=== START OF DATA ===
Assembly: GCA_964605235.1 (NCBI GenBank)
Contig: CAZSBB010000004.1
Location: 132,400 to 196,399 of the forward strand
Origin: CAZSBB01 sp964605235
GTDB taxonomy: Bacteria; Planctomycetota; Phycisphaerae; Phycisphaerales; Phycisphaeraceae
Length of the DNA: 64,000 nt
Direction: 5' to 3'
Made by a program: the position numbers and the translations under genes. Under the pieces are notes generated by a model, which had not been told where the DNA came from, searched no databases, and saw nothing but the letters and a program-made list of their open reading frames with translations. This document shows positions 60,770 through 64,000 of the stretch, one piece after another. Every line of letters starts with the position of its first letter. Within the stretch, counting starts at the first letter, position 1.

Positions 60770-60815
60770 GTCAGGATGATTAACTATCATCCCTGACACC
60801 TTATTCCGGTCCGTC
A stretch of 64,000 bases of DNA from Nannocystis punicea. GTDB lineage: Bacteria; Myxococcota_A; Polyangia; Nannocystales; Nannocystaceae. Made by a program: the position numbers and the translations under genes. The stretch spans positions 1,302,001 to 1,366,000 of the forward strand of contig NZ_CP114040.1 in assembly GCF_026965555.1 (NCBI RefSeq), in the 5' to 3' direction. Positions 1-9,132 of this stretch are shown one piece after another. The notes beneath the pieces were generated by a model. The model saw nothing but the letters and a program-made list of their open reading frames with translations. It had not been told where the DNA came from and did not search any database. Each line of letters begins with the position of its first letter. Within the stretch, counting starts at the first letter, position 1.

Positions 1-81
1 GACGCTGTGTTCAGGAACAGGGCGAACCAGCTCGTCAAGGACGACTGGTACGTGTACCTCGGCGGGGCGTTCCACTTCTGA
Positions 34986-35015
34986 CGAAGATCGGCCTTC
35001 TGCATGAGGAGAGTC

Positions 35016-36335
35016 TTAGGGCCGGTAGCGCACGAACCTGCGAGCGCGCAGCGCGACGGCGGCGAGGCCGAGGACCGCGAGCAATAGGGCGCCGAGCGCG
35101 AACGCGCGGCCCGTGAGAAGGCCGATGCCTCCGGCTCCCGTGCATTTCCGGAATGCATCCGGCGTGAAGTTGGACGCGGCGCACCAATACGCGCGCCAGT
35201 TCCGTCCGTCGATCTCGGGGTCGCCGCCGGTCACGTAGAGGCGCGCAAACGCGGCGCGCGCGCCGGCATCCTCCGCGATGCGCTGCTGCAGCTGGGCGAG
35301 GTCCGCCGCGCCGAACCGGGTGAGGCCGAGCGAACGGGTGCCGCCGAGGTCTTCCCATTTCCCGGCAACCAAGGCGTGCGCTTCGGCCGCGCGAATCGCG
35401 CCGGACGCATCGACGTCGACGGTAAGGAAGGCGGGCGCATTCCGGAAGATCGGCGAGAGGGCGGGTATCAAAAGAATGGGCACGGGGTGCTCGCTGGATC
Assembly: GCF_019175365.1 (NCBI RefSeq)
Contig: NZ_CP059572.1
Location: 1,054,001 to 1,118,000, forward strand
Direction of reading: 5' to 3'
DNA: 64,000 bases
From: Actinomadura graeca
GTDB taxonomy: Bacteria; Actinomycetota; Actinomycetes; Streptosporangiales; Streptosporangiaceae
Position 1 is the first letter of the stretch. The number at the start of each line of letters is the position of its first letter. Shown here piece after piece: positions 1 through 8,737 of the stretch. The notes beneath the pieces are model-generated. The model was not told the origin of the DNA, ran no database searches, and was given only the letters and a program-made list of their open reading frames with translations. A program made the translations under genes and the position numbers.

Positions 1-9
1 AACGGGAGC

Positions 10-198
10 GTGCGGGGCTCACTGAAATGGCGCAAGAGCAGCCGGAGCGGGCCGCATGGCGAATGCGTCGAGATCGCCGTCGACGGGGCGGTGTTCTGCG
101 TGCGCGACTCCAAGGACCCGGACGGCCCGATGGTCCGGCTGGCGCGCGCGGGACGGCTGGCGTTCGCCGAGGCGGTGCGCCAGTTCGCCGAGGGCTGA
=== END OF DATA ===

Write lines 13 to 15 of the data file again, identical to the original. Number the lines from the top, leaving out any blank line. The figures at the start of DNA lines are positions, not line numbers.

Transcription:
Positions 1-81
1 GACGCTGTGTTCAGGAACAGGGCGAACCAGCTCGTCAAGGACGACTGGTACGTGTACCTCGGCGGGGCGTTCCACTTCTGA
Positions 34986-35015